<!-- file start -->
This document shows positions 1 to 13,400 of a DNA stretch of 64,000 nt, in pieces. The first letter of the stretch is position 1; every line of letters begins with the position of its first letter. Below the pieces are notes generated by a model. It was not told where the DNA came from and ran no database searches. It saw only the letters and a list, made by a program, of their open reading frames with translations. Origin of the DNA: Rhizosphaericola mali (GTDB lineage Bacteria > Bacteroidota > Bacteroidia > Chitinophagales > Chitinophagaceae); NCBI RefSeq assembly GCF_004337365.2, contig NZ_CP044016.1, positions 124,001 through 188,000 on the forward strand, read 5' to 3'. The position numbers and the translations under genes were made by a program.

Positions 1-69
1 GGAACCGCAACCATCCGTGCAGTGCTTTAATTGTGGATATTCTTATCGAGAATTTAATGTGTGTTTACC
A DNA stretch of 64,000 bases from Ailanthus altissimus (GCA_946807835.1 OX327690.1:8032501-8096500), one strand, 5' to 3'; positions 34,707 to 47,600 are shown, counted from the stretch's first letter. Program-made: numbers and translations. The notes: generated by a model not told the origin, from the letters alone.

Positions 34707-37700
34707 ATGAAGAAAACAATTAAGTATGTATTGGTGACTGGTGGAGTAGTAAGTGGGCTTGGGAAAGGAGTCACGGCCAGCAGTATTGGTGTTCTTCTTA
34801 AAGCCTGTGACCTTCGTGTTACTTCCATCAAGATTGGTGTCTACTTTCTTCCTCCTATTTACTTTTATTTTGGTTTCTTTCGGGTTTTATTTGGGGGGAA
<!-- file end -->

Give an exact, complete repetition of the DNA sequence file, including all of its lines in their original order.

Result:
This document shows positions 1 to 13,400 of a DNA stretch of 64,000 nt, in pieces. The first letter of the stretch is position 1; every line of letters begins with the position of its first letter. Below the pieces are notes generated by a model. It was not told where the DNA came from and ran no database searches. It saw only the letters and a list, made by a program, of their open reading frames with translations. Origin of the DNA: Rhizosphaericola mali (GTDB lineage Bacteria > Bacteroidota > Bacteroidia > Chitinophagales > Chitinophagaceae); NCBI RefSeq assembly GCF_004337365.2, contig NZ_CP044016.1, positions 124,001 through 188,000 on the forward strand, read 5' to 3'. The position numbers and the translations under genes were made by a program.

Positions 1-69
1 GGAACCGCAACCATCCGTGCAGTGCTTTAATTGTGGATATTCTTATCGAGAATTTAATGTGTGTTTACC
A DNA stretch of 64,000 bases from Ailanthus altissimus (GCA_946807835.1 OX327690.1:8032501-8096500), one strand, 5' to 3'; positions 34,707 to 47,600 are shown, counted from the stretch's first letter. Program-made: numbers and translations. The notes: generated by a model not told the origin, from the letters alone.

Positions 34707-37700
34707 ATGAAGAAAACAATTAAGTATGTATTGGTGACTGGTGGAGTAGTAAGTGGGCTTGGGAAAGGAGTCACGGCCAGCAGTATTGGTGTTCTTCTTA
34801 AAGCCTGTGACCTTCGTGTTACTTCCATCAAGATTGGTGTCTACTTTCTTCCTCCTATTTACTTTTATTTTGGTTTCTTTCGGGTTTTATTTGGGGGGAA